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Sales Reinvented

We at Sales Reinvented are on a mission to change the negative perception of sales people. Each week we will be interviewing experts in the field of sales and sharing their knowledge, ideas and expertise with our listeners. They share with us in our vision of a world where selling is a profession to be proud of. The aim of our formatted show is to provide ‘snackable’ episodes that are short enough to listen to in one sitting but long enough to provide real value that will help you in your sales career. Welcome to the Sales Reinvented Podcast.
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At Sales Reinvented, we are on a mission to change the negative perception of selling. Welcome to the Sales Reinvented Podcast.

Mar 22, 2023

Randy Kutz believes that negotiators are missing opportunities if they aren’t planning. Why is it so important? High stakes B2B negotiations take time. You have to build relationships. If you’re not prepared to negotiate and reach a successful outcome, the quality of the deal suffers. You might still come to an agreement—but it could have been better if you prepared. 

If someone enters an agreement they don’t like, they’ll look for every opportunity to kill that deal. If you stumble in your preparation, it may decrease the likelihood of future partnerships with your counterpart. If you’re not prepared, the power balance shifts to the other side. 

These are just a few of the reasons why negotiation preparation is a must. Randy covers the topic in more detail in this episode of Sales Reinvented! 

Outline of This Episode

  • [1:02] Why planning and preparation is an important step in negotiation
  • [4:50] The key steps you should take to prepare for a negotiation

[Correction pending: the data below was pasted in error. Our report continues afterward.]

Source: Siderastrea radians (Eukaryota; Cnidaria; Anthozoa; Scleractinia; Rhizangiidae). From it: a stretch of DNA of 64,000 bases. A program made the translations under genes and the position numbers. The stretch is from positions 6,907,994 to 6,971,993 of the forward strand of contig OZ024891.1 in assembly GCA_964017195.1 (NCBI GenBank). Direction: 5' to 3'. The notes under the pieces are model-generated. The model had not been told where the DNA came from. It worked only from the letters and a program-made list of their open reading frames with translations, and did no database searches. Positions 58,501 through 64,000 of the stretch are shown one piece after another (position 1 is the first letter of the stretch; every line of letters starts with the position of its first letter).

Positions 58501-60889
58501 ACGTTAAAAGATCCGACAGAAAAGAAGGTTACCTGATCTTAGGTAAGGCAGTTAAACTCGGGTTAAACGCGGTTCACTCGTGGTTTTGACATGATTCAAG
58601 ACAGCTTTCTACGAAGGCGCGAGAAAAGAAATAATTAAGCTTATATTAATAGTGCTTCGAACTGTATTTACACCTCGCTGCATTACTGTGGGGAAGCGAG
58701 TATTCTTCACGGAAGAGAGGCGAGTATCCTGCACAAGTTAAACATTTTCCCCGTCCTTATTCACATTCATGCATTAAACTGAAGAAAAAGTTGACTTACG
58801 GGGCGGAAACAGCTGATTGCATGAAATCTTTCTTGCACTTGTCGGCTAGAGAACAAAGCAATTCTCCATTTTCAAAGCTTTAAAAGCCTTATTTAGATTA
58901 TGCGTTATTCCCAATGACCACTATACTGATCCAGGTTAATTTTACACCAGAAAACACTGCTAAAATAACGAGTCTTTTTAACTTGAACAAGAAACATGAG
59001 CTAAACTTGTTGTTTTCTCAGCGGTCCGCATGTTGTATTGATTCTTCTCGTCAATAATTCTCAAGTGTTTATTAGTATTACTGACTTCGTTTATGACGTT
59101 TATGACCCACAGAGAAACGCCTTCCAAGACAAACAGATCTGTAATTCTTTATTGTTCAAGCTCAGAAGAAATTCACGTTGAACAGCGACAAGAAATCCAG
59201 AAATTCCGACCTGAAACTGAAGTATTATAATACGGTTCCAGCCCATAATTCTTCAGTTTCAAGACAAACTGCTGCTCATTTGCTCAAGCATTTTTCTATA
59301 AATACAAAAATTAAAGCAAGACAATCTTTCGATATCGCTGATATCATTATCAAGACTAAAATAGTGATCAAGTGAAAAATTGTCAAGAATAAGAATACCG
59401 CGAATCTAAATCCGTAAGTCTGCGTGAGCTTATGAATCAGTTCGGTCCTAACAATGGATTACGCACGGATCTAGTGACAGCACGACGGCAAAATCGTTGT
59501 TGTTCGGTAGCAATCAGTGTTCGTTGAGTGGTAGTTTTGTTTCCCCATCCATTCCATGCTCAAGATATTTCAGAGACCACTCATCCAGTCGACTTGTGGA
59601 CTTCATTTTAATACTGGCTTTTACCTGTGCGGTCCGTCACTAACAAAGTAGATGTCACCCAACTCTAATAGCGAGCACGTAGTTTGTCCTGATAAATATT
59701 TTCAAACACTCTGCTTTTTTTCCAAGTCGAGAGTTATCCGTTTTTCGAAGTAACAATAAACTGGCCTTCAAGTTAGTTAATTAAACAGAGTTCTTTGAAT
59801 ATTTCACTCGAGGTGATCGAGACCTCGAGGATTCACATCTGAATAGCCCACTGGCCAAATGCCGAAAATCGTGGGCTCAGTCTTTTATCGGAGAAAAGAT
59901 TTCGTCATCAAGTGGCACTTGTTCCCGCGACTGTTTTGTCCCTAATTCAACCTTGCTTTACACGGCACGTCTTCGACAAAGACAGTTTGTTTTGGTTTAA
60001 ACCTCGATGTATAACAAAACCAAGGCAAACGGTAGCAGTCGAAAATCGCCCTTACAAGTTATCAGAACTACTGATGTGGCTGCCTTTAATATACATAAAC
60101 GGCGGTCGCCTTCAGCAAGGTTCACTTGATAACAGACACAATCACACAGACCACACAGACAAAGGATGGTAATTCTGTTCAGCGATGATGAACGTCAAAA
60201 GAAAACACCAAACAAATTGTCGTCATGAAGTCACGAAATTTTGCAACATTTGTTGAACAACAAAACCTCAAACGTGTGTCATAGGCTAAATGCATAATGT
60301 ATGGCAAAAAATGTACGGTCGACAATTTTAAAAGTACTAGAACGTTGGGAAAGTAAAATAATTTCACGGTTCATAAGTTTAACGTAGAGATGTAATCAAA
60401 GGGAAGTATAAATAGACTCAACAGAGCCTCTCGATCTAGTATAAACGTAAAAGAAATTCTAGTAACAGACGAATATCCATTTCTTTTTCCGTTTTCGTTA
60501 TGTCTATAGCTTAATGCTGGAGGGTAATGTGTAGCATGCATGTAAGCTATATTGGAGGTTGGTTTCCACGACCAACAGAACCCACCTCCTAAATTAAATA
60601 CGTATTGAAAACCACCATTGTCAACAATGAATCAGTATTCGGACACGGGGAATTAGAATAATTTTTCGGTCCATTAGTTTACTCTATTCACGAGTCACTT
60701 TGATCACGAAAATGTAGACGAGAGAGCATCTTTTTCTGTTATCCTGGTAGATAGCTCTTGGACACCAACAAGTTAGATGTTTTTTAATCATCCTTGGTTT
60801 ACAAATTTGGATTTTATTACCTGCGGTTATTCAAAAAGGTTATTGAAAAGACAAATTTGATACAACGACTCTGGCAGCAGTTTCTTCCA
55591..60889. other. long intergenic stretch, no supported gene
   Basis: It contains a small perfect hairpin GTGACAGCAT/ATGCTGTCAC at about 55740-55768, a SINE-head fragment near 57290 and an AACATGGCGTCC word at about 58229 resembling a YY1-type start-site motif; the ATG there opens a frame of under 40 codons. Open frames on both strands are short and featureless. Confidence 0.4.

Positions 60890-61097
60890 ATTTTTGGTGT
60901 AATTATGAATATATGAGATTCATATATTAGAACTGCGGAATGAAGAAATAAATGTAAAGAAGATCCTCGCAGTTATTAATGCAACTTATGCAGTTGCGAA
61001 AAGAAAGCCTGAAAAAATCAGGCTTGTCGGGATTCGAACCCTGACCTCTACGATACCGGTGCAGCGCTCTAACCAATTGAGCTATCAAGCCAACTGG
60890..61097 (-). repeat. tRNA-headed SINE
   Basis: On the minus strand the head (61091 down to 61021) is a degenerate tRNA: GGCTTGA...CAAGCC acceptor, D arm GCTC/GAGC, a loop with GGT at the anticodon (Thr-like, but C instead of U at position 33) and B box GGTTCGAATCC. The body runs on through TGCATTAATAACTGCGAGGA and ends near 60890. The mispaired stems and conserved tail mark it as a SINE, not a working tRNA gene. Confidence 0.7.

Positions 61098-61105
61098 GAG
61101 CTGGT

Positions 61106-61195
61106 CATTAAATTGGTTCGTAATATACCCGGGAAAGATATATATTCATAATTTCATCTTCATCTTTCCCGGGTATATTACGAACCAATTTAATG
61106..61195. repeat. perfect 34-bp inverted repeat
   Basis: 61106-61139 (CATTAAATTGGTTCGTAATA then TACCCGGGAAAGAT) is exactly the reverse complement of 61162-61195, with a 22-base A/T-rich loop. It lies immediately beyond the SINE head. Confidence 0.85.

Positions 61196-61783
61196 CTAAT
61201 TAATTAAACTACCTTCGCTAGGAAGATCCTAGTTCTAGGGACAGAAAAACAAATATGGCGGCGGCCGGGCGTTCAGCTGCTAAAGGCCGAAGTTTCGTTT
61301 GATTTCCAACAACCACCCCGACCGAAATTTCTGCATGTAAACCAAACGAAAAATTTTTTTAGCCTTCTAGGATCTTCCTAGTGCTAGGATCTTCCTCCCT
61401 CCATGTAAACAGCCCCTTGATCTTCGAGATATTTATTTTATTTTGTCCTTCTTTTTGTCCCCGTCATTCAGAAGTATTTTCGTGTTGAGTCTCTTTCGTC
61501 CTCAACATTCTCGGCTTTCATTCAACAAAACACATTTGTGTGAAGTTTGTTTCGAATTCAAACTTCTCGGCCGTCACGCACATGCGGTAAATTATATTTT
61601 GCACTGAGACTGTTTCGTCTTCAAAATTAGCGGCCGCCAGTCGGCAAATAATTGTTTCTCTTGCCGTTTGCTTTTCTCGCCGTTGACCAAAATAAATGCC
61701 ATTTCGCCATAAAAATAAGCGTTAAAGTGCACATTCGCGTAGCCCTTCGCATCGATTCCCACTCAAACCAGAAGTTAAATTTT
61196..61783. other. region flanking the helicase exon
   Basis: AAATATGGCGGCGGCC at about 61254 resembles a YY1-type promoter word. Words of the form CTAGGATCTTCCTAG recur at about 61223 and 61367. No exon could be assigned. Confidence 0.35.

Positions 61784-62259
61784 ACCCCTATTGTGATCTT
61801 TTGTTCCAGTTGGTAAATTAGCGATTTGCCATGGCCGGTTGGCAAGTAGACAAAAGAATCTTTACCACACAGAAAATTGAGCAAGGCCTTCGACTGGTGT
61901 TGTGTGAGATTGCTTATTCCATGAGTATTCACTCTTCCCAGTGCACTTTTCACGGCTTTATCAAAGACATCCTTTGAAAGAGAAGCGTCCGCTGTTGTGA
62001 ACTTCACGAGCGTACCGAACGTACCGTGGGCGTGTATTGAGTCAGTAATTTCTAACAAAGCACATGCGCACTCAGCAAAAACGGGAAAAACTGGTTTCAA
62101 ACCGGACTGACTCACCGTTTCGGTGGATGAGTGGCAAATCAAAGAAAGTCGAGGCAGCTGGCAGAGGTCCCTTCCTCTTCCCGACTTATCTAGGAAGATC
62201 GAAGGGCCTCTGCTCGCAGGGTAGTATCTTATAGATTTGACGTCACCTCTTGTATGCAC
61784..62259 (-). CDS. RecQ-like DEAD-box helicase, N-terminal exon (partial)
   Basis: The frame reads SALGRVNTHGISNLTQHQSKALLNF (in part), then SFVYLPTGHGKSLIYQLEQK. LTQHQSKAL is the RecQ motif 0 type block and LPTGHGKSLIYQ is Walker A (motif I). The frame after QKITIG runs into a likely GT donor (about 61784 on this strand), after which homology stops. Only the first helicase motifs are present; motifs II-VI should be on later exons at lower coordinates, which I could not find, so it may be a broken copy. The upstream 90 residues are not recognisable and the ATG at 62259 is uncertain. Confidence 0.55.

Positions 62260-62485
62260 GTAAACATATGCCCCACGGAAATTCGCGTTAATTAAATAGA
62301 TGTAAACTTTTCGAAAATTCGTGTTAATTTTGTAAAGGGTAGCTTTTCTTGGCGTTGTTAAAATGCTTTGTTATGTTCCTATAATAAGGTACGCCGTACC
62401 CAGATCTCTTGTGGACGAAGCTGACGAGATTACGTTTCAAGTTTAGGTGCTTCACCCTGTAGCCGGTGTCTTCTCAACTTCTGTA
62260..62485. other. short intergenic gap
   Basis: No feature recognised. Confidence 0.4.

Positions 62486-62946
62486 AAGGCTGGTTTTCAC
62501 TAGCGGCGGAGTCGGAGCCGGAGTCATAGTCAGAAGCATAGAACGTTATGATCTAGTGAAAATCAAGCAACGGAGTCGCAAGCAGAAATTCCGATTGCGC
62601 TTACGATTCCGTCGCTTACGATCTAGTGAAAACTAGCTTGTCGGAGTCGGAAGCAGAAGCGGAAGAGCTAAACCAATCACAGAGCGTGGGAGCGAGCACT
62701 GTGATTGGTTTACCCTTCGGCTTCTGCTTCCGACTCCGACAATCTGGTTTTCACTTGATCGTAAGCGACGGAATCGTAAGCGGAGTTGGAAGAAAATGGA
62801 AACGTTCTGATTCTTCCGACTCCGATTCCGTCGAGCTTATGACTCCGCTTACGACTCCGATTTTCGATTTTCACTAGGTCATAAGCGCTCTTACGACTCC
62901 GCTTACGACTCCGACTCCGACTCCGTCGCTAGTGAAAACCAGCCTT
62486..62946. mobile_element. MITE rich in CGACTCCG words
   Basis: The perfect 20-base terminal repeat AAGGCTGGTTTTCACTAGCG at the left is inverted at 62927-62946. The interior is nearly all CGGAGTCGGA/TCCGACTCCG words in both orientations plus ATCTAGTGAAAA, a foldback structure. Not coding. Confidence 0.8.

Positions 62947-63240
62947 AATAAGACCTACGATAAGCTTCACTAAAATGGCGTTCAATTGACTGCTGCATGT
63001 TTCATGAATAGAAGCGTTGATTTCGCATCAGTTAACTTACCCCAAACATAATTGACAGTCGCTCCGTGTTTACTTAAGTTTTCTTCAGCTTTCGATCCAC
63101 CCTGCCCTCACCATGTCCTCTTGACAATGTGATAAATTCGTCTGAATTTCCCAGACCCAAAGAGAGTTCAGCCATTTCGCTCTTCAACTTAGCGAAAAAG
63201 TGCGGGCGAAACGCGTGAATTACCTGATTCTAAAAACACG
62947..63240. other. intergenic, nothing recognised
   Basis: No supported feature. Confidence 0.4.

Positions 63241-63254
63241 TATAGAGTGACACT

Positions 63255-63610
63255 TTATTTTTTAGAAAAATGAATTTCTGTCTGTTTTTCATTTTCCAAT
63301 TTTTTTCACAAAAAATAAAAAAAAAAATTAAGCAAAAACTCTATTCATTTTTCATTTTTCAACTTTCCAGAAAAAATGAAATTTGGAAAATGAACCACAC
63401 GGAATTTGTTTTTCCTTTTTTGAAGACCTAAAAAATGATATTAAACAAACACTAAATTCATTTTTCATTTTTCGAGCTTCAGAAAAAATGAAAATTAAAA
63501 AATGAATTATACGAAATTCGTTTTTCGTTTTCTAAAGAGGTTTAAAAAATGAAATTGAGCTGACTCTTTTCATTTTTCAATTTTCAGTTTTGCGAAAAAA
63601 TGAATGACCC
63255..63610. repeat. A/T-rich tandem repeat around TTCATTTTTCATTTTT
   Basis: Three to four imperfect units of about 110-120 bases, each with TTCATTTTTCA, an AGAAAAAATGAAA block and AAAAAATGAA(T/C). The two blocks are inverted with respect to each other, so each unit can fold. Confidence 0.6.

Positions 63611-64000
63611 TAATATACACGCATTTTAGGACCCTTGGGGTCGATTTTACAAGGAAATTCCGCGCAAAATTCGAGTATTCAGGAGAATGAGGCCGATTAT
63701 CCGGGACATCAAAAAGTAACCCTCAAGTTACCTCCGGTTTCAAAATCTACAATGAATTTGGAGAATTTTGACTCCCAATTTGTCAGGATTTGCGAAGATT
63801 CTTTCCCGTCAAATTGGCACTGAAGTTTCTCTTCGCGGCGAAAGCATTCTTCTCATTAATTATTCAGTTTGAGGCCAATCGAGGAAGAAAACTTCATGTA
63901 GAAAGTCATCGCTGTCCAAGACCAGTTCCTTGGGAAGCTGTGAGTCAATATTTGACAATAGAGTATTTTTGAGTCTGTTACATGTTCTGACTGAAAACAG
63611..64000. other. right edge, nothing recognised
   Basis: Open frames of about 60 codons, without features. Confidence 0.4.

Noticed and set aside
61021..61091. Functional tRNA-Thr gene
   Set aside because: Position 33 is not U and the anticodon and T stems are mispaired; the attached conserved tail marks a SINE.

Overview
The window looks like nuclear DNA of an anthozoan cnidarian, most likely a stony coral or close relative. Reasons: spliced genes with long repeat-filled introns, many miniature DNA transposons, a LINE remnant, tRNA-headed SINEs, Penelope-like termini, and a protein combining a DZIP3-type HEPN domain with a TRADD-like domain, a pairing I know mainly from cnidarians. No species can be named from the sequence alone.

• [11:25] The attributes or characteristics that make a great negotiation planner
  • [14:34] Tools and resources to improve your negotiation outcomes
  • [16:14] Randy’s top three negotiation planning dos and don’ts
  • [20:22] Preparing tradeables ahead of time helps you remain flexible

The key steps you should take to prepare for a negotiation

Randy believes there are obvious steps: Make sure you know what you want, what your positions are, etc. 

But the more pressing need is to take time to understand what the other side wants. We often make assumptions about the other side based on our own bias. Or maybe we’ve done business with them before. It’s okay to make assumptions but then you have to test them. What if you put yourself in your counterpart’s shoes and prepare from that side of the table? 

What are the underlying drivers? What are their priorities? Successful negotiators know that a negotiation is about trading. You want to trade low priority items off the table and exchange them for higher priority items. But you have to know what the priorities are. 

What are you willing to give up? What are you going to ask for in return for concessions? You have to be prepared to know what to ask for. If you’re not prepared, you settle for goodwill gestures.